What patient advisors do--and why your practice needs one

AMA Wire
Email this page

Hospitals and health systems are using patient and family advisors to help them reach the Triple Aim—better quality of care, lower cost and greater satisfaction with care delivery—tapping insights directly from people who have to navigate the patient side of the world of health care. Physicians can take these learnings and apply them to their own practices in ambulatory settings to help them achieve better care, smarter spending and healthier, happier patients.

Partnering with patients and families can help patients make more informed choices about their care, use medications more safely and better manage chronic disease, according to the Roadmap for Patient and Family Engagement in Healthcare that includes a video of their vision of a transformed system involving patients and families. Physicians can apply these ideas to their own practices by selecting patient and family advisors to share their experiences.

A patient and family advisor is someone who:

  • Gives feedback based on his or her own experiences as a patient or family member of someone with a chronic disease
  • Helps improve the patient experience and quality of care for those with chronic conditions
  • Works with the practice team for either short- or long-term commitments

These advisors can help you ensure your practice is focused on patient-centered care needs and aren’t just making assumptions about what patients and their families want. Advisors can identify things that can be improved in your practice from a patient perspective and share ideas about how to make sure other patients and families get the best health care possible and have a positive experience.

Patients and family advisors can:

  • Share their stories. Advisors can provide insight by talking about their health care experiences with physicians, staff and other patients.
  • Review or help create patient materials. Advisors provide a patient perspective and can help make forms or educational handouts easier for patients and family members to understand and use.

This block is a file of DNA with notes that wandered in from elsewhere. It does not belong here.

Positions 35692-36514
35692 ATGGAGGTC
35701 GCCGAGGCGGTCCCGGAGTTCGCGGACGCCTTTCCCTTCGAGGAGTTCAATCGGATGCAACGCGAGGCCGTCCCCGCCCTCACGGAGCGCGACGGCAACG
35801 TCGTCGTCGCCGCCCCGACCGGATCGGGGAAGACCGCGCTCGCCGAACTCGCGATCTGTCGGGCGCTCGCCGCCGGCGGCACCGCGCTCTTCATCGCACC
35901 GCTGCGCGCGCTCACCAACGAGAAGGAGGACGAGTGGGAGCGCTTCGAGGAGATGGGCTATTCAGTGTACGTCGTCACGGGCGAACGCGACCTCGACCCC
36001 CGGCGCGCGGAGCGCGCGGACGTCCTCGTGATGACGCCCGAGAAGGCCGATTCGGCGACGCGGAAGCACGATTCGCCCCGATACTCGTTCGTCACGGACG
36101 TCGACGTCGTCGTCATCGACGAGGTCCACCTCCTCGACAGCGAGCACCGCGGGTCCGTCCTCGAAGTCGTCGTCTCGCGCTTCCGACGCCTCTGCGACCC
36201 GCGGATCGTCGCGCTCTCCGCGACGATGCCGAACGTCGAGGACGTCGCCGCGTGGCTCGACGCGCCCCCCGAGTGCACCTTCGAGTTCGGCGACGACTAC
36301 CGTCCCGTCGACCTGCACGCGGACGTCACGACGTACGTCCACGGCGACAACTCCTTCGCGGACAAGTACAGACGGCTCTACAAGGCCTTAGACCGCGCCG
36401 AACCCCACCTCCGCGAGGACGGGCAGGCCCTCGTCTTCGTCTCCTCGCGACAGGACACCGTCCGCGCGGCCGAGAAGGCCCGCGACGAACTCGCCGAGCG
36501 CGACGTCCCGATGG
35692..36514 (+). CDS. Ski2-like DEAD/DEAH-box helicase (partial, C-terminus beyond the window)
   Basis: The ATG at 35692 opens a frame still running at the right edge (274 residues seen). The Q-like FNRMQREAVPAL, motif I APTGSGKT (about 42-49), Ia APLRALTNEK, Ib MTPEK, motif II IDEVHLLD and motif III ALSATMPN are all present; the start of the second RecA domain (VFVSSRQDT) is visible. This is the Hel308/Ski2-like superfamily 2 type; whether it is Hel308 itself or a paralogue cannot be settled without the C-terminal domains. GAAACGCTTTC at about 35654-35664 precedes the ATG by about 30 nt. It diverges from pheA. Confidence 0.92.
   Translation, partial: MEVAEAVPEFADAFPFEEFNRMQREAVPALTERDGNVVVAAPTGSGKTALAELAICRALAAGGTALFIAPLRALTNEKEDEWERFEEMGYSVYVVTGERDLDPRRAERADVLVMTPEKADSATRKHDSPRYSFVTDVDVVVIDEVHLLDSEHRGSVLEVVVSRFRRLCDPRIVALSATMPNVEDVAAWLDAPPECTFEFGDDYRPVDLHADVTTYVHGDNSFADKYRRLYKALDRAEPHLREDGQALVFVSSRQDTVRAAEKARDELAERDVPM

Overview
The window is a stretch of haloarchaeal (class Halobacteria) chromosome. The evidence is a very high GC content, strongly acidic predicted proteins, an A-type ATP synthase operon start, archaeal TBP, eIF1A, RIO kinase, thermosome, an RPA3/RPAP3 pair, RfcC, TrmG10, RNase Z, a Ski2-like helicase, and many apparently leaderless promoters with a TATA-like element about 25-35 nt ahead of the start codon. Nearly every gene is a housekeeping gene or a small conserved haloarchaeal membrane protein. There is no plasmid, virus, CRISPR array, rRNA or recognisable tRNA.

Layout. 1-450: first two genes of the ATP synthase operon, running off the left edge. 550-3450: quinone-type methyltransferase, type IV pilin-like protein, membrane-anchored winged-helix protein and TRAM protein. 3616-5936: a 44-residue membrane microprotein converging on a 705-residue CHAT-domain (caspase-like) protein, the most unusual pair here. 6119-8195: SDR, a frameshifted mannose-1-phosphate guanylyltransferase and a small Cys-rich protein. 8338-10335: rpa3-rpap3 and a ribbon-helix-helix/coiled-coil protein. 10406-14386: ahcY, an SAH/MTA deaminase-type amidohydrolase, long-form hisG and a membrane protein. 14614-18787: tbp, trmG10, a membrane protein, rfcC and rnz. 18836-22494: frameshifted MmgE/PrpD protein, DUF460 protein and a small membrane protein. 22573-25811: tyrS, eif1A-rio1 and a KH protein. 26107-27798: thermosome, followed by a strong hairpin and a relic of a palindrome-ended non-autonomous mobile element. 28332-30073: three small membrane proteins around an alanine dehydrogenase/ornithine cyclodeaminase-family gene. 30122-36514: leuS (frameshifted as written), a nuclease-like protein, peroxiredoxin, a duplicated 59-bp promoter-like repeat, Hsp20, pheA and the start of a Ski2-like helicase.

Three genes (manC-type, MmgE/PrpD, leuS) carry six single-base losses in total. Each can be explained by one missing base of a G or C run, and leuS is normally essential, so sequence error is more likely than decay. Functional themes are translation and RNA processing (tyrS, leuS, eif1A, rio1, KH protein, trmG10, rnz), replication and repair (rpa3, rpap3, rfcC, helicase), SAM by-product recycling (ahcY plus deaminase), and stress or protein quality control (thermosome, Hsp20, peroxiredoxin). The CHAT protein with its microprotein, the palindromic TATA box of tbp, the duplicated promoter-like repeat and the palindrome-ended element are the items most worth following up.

• Partner with the community. Advisors can discuss what programs or resources are available or could be offered in the community to help support patient self-management of chronic conditions.

A new AMA resource (log in required) gives you everything you need to know about recruiting and engaging patient and family advisors in your practice, developed as part of the AMA’s Improving Health Outcomes initiative.

The AMA, participating physicians and care teams are working with researchers at the Johns Hopkins Armstrong Institute for Patient Safety and Quality and the Johns Hopkins Center to Eliminate Cardiovascular Health Disparities to develop, test and spread evidence-based recommendations on improving blood pressure control that provide practical tools for physician practices and health centers, including the patient and family advisor recruitment guide and onboarding toolkit.

Email this page


Certainly lets get as many people as possible away from the physician .we could creat a new position a week to do what is already done .If someone wishes to volunteer and become this great director free great Otherwise let's apply the constrained healthcare dollars in much needed more vital areas
Advisor's for patient need keen interest in healthy meaning of wellbeing and shall cover all the parameters of medical facts.The individual could be from machine to human in status for patient care.
Many progressive practices focused on patient outcomes are already incorporating "patient advisors", they typically have more professional titles. It is now time for all Pain Management physicians prescribing narcotics on a continual basis to be held accountable for medically supervised detox for any patient whose narcotic dosage is decreased by more than 30 - 40% at a time. Far too many "pain doctors" have provided the prescriptions that cause physical dependence but have no regard and no responsibility for sending a patient into acute withdrawals whenever opiates are decreased significantly. EVERY practice that treats chronic pain with narcotics should be mandated to have some type of opiate addiction specialist on staff for anyone exhibiting addictive behaviors AND anyone whose narcotic dosage is cut or discontinued. Doctors should NOT be allowed to knowingly cause the severe sickness and pain inflicted on patients who became dependent as a result of that same physician's treatment plan. Far too many physicians who started pain management clinics for noble reasons have, over the years become disillusioned and dissatisfied with the typical chronic pain patient and now use narcotic prescriptions as a tool to force unnecessary procedures, under the threat of discontinuing their medications for noncompliance. We WILL see a change in this field over the coming years.
Show Comments (3)
Apr 21, 2017
Recent studies reveal that physicians’ gestures, language and level of warmth can have an impact that exceeds patients’ subjective experience of care.